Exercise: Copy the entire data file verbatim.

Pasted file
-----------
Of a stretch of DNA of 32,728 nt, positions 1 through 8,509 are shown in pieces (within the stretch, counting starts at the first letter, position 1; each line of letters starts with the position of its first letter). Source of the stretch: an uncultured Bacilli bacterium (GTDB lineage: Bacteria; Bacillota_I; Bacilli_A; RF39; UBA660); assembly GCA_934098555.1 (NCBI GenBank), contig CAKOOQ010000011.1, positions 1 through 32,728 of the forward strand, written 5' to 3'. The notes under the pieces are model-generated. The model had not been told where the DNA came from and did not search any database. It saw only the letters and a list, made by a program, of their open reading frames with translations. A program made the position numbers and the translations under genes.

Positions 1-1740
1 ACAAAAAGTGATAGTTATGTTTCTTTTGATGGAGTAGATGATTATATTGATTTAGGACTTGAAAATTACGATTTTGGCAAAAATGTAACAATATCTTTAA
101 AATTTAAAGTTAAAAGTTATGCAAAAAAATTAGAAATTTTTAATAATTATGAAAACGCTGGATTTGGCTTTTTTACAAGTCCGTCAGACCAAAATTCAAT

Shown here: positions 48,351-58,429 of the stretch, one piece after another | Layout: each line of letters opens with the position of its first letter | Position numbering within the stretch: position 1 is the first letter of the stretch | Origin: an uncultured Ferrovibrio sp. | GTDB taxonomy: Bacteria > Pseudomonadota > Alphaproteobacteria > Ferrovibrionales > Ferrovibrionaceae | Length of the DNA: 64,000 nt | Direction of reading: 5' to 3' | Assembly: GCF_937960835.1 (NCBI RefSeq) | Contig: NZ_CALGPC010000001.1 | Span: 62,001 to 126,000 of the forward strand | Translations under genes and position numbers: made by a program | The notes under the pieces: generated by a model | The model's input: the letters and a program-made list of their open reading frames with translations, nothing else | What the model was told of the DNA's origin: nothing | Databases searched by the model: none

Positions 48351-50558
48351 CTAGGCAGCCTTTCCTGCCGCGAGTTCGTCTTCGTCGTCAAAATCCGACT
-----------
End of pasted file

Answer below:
Of a stretch of DNA of 32,728 nt, positions 1 through 8,509 are shown in pieces (within the stretch, counting starts at the first letter, position 1; each line of letters starts with the position of its first letter). Source of the stretch: an uncultured Bacilli bacterium (GTDB lineage: Bacteria; Bacillota_I; Bacilli_A; RF39; UBA660); assembly GCA_934098555.1 (NCBI GenBank), contig CAKOOQ010000011.1, positions 1 through 32,728 of the forward strand, written 5' to 3'. The notes under the pieces are model-generated. The model had not been told where the DNA came from and did not search any database. It saw only the letters and a list, made by a program, of their open reading frames with translations. A program made the position numbers and the translations under genes.

Positions 1-1740
1 ACAAAAAGTGATAGTTATGTTTCTTTTGATGGAGTAGATGATTATATTGATTTAGGACTTGAAAATTACGATTTTGGCAAAAATGTAACAATATCTTTAA
101 AATTTAAAGTTAAAAGTTATGCAAAAAAATTAGAAATTTTTAATAATTATGAAAACGCTGGATTTGGCTTTTTTACAAGTCCGTCAGACCAAAATTCAAT

Shown here: positions 48,351-58,429 of the stretch, one piece after another | Layout: each line of letters opens with the position of its first letter | Position numbering within the stretch: position 1 is the first letter of the stretch | Origin: an uncultured Ferrovibrio sp. | GTDB taxonomy: Bacteria > Pseudomonadota > Alphaproteobacteria > Ferrovibrionales > Ferrovibrionaceae | Length of the DNA: 64,000 nt | Direction of reading: 5' to 3' | Assembly: GCF_937960835.1 (NCBI RefSeq) | Contig: NZ_CALGPC010000001.1 | Span: 62,001 to 126,000 of the forward strand | Translations under genes and position numbers: made by a program | The notes under the pieces: generated by a model | The model's input: the letters and a program-made list of their open reading frames with translations, nothing else | What the model was told of the DNA's origin: nothing | Databases searched by the model: none

Positions 48351-50558
48351 CTAGGCAGCCTTTCCTGCCGCGAGTTCGTCTTCGTCGTCAAAATCCGACT